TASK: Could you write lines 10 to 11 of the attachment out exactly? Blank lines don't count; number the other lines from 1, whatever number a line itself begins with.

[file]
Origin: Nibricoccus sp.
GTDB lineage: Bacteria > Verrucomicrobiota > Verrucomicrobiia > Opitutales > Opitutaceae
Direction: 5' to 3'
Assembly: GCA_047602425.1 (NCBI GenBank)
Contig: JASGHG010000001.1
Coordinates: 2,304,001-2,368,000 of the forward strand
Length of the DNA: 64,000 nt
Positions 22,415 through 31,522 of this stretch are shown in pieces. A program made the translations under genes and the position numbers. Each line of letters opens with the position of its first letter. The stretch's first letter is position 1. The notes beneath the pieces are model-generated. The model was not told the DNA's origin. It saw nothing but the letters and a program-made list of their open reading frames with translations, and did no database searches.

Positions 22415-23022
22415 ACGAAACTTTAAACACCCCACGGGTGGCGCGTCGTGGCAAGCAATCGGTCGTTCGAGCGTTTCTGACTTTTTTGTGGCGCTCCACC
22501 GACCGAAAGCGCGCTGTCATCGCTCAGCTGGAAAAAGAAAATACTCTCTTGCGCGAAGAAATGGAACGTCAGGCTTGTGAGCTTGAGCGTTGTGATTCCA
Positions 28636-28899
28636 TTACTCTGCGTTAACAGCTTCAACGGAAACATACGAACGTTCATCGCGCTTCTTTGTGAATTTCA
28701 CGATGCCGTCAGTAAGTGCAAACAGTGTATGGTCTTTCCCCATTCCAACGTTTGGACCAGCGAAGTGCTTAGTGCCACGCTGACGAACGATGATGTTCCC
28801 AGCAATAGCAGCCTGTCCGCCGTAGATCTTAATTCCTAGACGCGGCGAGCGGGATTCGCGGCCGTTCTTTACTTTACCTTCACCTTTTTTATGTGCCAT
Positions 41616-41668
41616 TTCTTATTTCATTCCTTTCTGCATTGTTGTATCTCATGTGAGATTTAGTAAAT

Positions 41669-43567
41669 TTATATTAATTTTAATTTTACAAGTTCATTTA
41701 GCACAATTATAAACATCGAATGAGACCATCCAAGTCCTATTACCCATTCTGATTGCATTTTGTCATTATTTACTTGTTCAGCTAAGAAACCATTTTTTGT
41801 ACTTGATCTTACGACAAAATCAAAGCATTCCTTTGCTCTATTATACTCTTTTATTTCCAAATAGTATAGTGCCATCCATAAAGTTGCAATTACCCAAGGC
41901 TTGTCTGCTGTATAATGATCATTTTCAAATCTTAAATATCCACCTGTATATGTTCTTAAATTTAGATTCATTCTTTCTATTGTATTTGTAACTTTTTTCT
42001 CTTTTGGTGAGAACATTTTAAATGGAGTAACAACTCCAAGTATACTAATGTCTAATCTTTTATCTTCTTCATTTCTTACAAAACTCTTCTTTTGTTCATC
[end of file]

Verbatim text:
22415 ACGAAACTTTAAACACCCCACGGGTGGCGCGTCGTGGCAAGCAATCGGTCGTTCGAGCGTTTCTGACTTTTTTGTGGCGCTCCACC
22501 GACCGAAAGCGCGCTGTCATCGCTCAGCTGGAAAAAGAAAATACTCTCTTGCGCGAAGAAATGGAACGTCAGGCTTGTGAGCTTGAGCGTTGTGATTCCA